• psst … I’m a Realtor! Thanks for stopping by my website. I would love to help you find your dream home and community in the Hampton Roads or Williamsburg area or to sell your existing home. This website is authored by local resident and REALTOR, John Womeldorf. John is known around town as Mr. Williamsburg, for both his extensive knowledge of Hampton Roads and the historic triangle, and his expertise in the local real estate market. His websites, WilliamsburgsRealEstate.com and Mr Williamsburg.com were created as a resource for folks who are exploring a move to Williamsburg, VA , Hampton Roads VA and the surrounding areas of the Virginia Peninsula. On his website you can search homes for sale , foreclosures, 55+ active adult communities, condos and town homes , land and commercial property for sale in Williamsburg, Yorktown, New Kent, Poquoson, and Gloucester, VA as well as surrounding markets of Carrolton, Chesapeake,Gloucester, Hampton, Isle of Wight, Portsmouth Mathews, Newport News Norfolk, Poquoson, Smithfield, , Suffolk, Surry, Va Beach, Yorktown and York County Virginia You can reach John by email John@MrWilliamsburg.com or phone @ 757-254-813

Williamsburg Virginia History

Williamsburg, Virginia was originally named Middle Plantation, an area of high ground about halfway between the James and York rivers. The area was garrisoned and fortified in 1633. Bruton Parish Church was established there in 1674 when two older parishes merged.

King William and Queen Mary granted a royal charter to the College of William and Mary in 1693, making it the second oldest college – Harvard is first – in the United States.

Six years later, the General Assembly met at Middle Plantation to pick a new capital, and five college students lobbied to locate the new statehouse there, replacing the one that had burned at Jamestown.

One student said Middle Plantation already had “a church, an ordinary, several stores, two mills, a smiths shop, a grammar school, and above all the Colledge.” Another said the town was ideally located “for making a healthy, pleasant strong and wealthy city.”

The burgesses voted to build the new statehouse “somewhere at Middle Plantation, nigh H.M. College of William and Mary.” Because the town would be the capital, it was chartered as a city and renamed Williamsburg in honor of the king.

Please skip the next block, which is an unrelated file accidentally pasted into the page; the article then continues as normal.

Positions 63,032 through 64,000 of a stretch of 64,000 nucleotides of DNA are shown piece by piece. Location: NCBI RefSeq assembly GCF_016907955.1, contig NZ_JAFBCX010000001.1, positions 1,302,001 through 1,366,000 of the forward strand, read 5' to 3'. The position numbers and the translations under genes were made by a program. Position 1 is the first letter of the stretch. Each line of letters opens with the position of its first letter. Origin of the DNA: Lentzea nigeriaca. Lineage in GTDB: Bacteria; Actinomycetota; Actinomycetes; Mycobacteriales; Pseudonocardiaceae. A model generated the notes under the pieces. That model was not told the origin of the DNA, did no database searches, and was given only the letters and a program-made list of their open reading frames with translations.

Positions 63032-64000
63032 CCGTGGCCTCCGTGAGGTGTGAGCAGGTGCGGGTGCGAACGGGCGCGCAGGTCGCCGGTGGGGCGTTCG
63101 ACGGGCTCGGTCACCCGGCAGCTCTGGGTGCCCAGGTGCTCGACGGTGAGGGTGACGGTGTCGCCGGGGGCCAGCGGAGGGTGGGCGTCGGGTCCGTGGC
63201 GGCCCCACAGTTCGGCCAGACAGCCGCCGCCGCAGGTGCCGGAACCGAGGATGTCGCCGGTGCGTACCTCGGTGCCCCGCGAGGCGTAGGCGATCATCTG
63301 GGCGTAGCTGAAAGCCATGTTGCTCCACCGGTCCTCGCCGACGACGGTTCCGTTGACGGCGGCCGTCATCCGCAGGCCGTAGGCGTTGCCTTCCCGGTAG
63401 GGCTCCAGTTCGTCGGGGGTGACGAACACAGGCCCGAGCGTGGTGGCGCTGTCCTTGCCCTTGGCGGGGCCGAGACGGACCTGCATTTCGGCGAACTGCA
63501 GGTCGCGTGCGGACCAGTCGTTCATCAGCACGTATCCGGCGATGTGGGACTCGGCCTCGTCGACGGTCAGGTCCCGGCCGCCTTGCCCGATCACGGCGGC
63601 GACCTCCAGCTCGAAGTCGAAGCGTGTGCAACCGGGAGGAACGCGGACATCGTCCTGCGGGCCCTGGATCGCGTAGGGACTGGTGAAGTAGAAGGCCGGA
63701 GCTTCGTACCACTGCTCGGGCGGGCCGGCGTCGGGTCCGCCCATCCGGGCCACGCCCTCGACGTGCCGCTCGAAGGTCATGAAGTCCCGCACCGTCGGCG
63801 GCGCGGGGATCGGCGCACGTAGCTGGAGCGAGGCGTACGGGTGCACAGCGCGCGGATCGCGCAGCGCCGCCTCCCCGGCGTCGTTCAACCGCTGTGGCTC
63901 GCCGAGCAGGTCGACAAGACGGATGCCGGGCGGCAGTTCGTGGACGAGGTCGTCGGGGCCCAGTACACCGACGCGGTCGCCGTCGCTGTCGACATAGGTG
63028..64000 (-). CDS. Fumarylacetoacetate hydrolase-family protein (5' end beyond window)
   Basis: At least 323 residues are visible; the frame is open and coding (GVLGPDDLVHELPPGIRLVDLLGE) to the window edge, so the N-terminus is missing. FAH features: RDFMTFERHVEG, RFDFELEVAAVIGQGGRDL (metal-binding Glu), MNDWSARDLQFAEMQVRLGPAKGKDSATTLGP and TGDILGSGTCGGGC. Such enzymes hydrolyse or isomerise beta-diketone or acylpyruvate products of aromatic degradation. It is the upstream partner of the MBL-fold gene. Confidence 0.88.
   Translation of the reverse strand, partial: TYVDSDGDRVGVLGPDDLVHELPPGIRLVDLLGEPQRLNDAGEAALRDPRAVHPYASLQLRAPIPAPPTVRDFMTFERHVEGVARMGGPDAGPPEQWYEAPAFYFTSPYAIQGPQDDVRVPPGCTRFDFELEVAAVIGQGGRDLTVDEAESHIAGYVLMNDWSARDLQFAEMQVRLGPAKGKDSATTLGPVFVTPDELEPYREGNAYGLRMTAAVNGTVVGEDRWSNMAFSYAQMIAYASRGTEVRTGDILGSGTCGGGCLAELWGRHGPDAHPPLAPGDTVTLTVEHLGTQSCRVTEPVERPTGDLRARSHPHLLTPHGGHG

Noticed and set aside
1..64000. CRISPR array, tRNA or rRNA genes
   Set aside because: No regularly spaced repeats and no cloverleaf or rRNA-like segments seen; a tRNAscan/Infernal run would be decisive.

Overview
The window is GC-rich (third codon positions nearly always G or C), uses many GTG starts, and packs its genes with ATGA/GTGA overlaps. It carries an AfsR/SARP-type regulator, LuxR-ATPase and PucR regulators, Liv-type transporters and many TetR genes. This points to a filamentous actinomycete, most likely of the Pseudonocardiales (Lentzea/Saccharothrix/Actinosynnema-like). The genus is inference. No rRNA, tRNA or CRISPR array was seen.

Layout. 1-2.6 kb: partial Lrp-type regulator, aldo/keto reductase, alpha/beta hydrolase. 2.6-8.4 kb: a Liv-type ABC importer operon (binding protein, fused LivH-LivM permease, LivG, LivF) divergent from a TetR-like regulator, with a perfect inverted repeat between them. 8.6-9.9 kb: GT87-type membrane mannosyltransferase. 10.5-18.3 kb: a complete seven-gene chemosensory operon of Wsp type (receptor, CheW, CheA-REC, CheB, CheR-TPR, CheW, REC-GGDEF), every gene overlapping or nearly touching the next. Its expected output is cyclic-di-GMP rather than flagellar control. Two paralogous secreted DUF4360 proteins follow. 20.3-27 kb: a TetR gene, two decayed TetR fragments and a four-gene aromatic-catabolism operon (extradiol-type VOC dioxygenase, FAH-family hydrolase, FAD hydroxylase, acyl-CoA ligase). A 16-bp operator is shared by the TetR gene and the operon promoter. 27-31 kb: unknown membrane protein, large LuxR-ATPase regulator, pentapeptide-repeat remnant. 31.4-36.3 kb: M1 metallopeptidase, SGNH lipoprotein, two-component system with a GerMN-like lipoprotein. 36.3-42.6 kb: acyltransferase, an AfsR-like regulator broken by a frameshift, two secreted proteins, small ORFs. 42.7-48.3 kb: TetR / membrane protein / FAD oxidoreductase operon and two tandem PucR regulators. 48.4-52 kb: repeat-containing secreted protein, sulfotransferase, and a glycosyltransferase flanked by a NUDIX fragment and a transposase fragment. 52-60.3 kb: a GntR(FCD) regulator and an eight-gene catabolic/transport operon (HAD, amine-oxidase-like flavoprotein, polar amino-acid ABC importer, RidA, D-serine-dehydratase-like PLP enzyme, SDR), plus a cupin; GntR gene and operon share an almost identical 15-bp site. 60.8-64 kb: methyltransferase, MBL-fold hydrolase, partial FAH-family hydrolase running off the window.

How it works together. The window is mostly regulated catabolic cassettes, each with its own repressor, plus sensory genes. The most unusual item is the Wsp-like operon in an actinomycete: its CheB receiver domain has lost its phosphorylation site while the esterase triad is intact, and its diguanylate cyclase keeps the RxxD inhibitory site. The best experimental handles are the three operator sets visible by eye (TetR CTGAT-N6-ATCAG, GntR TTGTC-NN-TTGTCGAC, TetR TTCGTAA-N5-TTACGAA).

Royal Governor Francis Nicholson laid out Williamsburg as he had successfully laid out Annapolis when he was governor of Maryland, making them the first two planned cities. The main street, Duke of Gloucester, 99-feet wide, runs about a mile, anchored at the west end by William and Mary and at the east by the Capitol. Halfway between was Market Square, the town common of its day, where the Magazine and Court House are now. Near the center of town, the reminders of the crown’s dominion stood – the royal Governor’s Palace and Bruton Parish, local home of the official Anglican church.

The 1710-11 General Assembly passed an act “to prevent hogs rooting within the City of Williamsburg and certain places adjacent.”

After the city incorporated in 1722, a local observer wrote that Williamsburg is “a market town… and is with rich stores, all sorts of goods, and well furnished with the best provisions and liquors.”

With the college and the Capitol, Williamsburg attracted the best of Virginia’s philosophers and politicians, and Virginia, the largest, most populous, most successful colony, had them.

Unlike the settlement at Jamestown or the siege at Yorktown, what occurred in Williamsburg during this period was not an event, but a mental and political evolution, an idea of freedom. That the idea grew while Africans were enslaved is an inexplicable irony.

Almost nothing that King George III or his parliament did in the latter half of the 18th century found favor in the American colonies, especially not with the intellectuals who were concentrated in Virginia, principally at Williamsburg.

People such as George Mason, George Wythe, George Washington, Patrick Henry, Thomas Jefferson, and James Madison were all in Williamsburg at one time or another. Other men whose names are, rightly or wrongly, less well known drove the revolution forward; Peyton Randolph, who the Williamsburg Militia called “the Father of His Country,” and Richard Henry Lee, who moved in Congress that the colonies “were, and of right ought to be, free and independent states.”

It wasn’t only their words, it was their personalities, their work, their wealth, and most of all, their ideas.

That is not to say that other people in other places did not contribute – Benjamin Franklin in Philadelphia, John Adams in Massachusetts, Alexander Hamilton in New York – but they did not contribute in such numbers.

Thomas Jefferson in the Summary View of the Rights of British America questions the King’s right to control land and Parliament’s right to control anything in the American colonies.

Only Common Sense, the 46-page pamphlet written by Thomas Paine, is better known than the writings of Virginians. George Mason’s Declaration of Rights was copied by eight of the 13 colonies and, in part, by the U.S. Bill of Rights. He called for freedom of speech, and of the press, and of religion. James Madison helped to write the U.S. Constitution, the Federalist Papers, and the Virginia Resolutions. And, of course, Jefferson wrote the Virginia Statute of Religious Freedom and the Declaration of Independence.

When the war threatened Virginia in 1780, Jefferson, then governor, favored moving the capital to Richmond, a greater distance inland. And there it remains today.

The battles of the Revolutionary War are better remembered, but it was the words of the patriots that led to the war. In the end, it was their ideas of individual rights and responsibilities that were the Revolution.